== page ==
Harold A Mooney is the Paul S Achilles Professor of Environmental Biology at Stanford University. He received his PhD from Duke University. He served as President of the Ecological Society of America, President of the American Institute of Biological Science, and Secretary General of the International Council for Science. He was Scientific Panel Co-Chair of the Millennium Ecosystem Assessment from 2000 to 2005 and is now Chair of DIVERSITAS, an international program on biodiversity science.

Mooney is a member of the US National Academy of Sciences, the American Academy of Arts and Sciences, and the American Philosophical Society. He has received numerous awards, including the Tyler Prize, the Blue Planet Prize, the Ramon Margalef Prize in Ecology and Environmental Sciences and the BBVA Foundation Award for Scientific Research in Ecology and Conservation Biology.

Mooney is currently engaged in research on the impacts of global change on terrestrial ecosystems, especially on productivity and biodiversity; the invasion of non-indigenous plant species; and the environmental and social consequences of industrialized animal production systems.


Julian Cribb

Julian Cribb is an author, journalist, editor and science communicator and principal of Julian Cribb & Associates who provide specialist consultancy in the communication of science, agriculture, food, mining, energy and the environment. His career includes appointments as newspaper editor, scientific editor for The Australian newspaper, director of national awareness for CSIRO, member of numerous scientific boards and advisory panels, and president of national professional bodies for agricultural journalism and science communication.

His published work includes over 8000 articles, 3000 media releases and eight books. He has received 32 awards for journalism. His latest book, The Coming Famine explores the question of whether we can feed humanity through the mid-century peak in numbers and food demand.


2010 AERA Lecture

Professor Corey Bradshaw

The ESA is pleased to announce that Professor Corey Bradshaw has been selected to deliver the 2010 Australian Ecology Research Award (AERA) Lecture.

The 2010 AERA recognises Corey Bradshaw’s quantitative research in wildlife population management and climate change impacts on biodiversity. The work has revolutionised how ecologists can combine demographic, genetic, landscape and economic data within advanced mathematical models to design the most cost-effective and efficient invasive species control, to determine threats to biodiversity, and to estimate the impact of human activities on biodiversity on a global scale.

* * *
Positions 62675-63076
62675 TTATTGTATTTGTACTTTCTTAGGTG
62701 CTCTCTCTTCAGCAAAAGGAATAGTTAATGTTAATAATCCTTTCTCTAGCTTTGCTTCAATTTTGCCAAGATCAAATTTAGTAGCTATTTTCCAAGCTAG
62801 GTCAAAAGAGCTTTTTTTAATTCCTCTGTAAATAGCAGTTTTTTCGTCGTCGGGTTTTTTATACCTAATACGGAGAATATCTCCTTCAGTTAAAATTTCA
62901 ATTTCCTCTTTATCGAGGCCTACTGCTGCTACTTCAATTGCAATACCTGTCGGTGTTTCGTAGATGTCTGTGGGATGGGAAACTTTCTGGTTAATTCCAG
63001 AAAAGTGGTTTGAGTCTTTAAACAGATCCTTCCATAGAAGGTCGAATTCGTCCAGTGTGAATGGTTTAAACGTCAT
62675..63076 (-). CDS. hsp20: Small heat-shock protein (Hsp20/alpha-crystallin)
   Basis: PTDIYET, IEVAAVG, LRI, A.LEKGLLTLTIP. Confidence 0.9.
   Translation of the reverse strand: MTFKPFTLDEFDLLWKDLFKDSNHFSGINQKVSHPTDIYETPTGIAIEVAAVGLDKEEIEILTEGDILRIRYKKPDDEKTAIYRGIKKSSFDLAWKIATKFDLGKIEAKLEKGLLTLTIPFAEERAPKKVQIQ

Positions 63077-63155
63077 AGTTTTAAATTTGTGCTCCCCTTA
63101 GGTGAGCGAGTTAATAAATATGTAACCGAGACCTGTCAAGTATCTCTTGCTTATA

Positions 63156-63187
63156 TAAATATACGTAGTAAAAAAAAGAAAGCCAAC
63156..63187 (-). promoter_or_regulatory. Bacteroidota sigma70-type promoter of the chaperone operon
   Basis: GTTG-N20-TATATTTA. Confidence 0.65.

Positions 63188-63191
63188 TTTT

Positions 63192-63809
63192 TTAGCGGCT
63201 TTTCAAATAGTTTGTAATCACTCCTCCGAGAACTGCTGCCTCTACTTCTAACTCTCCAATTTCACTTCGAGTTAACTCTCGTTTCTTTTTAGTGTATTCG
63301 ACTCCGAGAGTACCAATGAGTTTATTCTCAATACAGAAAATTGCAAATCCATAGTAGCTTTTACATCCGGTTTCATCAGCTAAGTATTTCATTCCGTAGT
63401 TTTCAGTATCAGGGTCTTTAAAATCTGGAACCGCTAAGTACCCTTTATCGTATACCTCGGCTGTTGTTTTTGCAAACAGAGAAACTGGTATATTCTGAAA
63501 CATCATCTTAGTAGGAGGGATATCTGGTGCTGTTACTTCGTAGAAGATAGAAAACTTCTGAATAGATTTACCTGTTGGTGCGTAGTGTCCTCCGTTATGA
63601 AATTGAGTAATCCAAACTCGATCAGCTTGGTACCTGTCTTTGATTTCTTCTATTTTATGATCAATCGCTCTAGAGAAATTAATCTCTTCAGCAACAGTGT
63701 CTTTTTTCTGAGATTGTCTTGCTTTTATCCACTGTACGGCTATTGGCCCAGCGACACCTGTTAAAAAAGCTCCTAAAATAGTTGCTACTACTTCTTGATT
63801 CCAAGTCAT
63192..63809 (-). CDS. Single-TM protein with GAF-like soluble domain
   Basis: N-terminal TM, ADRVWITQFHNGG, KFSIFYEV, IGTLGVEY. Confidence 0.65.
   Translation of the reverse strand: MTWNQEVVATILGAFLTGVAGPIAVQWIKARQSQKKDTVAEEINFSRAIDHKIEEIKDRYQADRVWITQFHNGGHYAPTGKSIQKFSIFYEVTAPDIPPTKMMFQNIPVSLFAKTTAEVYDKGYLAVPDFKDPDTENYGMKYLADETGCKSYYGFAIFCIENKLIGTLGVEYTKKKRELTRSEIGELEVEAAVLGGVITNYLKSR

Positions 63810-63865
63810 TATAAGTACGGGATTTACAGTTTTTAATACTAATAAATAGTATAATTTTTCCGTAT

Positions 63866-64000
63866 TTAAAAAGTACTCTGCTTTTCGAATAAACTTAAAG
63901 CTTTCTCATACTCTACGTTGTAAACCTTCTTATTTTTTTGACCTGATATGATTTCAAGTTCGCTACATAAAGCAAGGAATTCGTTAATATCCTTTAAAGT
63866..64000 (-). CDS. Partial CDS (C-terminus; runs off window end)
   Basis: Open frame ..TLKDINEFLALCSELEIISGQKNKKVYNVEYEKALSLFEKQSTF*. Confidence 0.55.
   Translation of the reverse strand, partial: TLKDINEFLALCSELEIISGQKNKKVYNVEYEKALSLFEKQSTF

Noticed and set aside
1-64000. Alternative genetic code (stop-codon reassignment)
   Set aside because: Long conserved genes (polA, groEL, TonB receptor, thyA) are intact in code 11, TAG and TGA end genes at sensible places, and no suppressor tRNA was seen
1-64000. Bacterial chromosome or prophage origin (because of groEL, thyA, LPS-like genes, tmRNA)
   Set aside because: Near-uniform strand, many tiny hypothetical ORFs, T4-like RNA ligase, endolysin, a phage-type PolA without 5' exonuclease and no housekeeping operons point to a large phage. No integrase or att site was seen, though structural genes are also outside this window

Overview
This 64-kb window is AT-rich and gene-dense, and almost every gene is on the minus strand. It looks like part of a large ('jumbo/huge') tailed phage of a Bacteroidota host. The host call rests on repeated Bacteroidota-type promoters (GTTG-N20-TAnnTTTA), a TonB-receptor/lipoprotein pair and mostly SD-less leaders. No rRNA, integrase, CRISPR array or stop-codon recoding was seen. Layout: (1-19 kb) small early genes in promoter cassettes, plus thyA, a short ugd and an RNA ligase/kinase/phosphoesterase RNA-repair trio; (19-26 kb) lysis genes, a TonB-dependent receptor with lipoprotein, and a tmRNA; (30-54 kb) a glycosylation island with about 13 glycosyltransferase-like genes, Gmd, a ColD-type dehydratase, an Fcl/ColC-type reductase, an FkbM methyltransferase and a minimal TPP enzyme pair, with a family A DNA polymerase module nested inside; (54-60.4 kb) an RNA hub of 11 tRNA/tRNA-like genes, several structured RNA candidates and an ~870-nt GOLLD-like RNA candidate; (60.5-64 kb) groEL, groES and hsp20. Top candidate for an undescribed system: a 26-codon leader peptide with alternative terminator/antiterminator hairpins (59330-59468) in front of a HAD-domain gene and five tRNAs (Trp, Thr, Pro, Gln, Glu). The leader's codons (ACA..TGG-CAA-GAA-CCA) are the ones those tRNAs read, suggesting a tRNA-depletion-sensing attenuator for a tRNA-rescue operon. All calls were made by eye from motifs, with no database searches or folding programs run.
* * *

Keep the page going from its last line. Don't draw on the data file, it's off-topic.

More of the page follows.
For more information on Corey’s work click here.

The AERA Lecture recognises excellence in research in Australian ecology, for a specific body of recent work by a mid-career researcher, and is delivered annually as a Plenary at the conference of the Ecological Society of Australia. The candidate’s travel, registration and accommodation will be paid or reimbursed. The AERA winner is selected by an independent panel of expert ecologists from around Australia, chaired by the ESA’s Vice President – Research, Glenda Wardle.

Corey joins the ranks of our previous distinguished winners of the AERA lecture. Professor Bob Pressey presented the first lecture at the ESA in Sydney in 2008 and, in 2009, Professor David Lindenmayer addressed the 10th International Congress of Ecology (INTECOL), jointly hosted by ESA and NZES, in Brisbane.


2010 Gold Medal Recipient

Professor Richard Hobbs

Congratulations to Professor Richard Hobbs, University of Western Australia, who has been selected to receive the 2010 Ecological Society of Australia Gold Medal.

The Gold Medal recognises Richard’s significant contribution to ecology in Australia, through his research in both theoretical and applied aspects of restoration ecology, and his role in improving communications amongst scientists and with practitioners in ecosystem management.

For more on Richard’s work visit click here

The ESA awards a Gold Medal in recognition of an ecologist who has made a substantial contribution to the study of ecology in Australia over the course of their career. The Medal can also be awarded to ESA members who have made a significant contribution to the operations of the Society.

To nominate a candidate for the Gold Medal, contact: President at ecolsoc.org.au.